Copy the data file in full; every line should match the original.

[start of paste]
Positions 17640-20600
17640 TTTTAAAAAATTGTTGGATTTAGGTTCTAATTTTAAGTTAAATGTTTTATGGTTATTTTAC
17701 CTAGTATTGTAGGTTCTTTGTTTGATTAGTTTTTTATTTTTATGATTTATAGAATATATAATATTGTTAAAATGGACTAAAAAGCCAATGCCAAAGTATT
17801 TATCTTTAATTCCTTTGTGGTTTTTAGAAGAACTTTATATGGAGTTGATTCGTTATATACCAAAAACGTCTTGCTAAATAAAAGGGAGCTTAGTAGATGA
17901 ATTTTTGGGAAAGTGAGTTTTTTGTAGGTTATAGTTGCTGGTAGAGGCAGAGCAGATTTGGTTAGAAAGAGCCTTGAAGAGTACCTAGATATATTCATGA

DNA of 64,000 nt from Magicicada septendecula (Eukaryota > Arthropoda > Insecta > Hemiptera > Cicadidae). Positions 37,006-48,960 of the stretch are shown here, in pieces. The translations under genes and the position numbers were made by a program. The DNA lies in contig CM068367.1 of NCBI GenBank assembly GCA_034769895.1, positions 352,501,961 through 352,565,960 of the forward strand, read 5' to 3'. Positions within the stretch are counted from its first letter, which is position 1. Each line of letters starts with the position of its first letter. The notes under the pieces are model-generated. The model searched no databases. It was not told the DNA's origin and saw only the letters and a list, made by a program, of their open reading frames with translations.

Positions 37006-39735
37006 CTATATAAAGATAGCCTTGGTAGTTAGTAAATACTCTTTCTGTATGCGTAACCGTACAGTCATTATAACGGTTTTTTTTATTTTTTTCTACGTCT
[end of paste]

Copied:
Positions 17640-20600
17640 TTTTAAAAAATTGTTGGATTTAGGTTCTAATTTTAAGTTAAATGTTTTATGGTTATTTTAC
17701 CTAGTATTGTAGGTTCTTTGTTTGATTAGTTTTTTATTTTTATGATTTATAGAATATATAATATTGTTAAAATGGACTAAAAAGCCAATGCCAAAGTATT
17801 TATCTTTAATTCCTTTGTGGTTTTTAGAAGAACTTTATATGGAGTTGATTCGTTATATACCAAAAACGTCTTGCTAAATAAAAGGGAGCTTAGTAGATGA
17901 ATTTTTGGGAAAGTGAGTTTTTTGTAGGTTATAGTTGCTGGTAGAGGCAGAGCAGATTTGGTTAGAAAGAGCCTTGAAGAGTACCTAGATATATTCATGA

DNA of 64,000 nt from Magicicada septendecula (Eukaryota > Arthropoda > Insecta > Hemiptera > Cicadidae). Positions 37,006-48,960 of the stretch are shown here, in pieces. The translations under genes and the position numbers were made by a program. The DNA lies in contig CM068367.1 of NCBI GenBank assembly GCA_034769895.1, positions 352,501,961 through 352,565,960 of the forward strand, read 5' to 3'. Positions within the stretch are counted from its first letter, which is position 1. Each line of letters starts with the position of its first letter. The notes under the pieces are model-generated. The model searched no databases. It was not told the DNA's origin and saw only the letters and a list, made by a program, of their open reading frames with translations.

Positions 37006-39735
37006 CTATATAAAGATAGCCTTGGTAGTTAGTAAATACTCTTTCTGTATGCGTAACCGTACAGTCATTATAACGGTTTTTTTTATTTTTTTCTACGTCT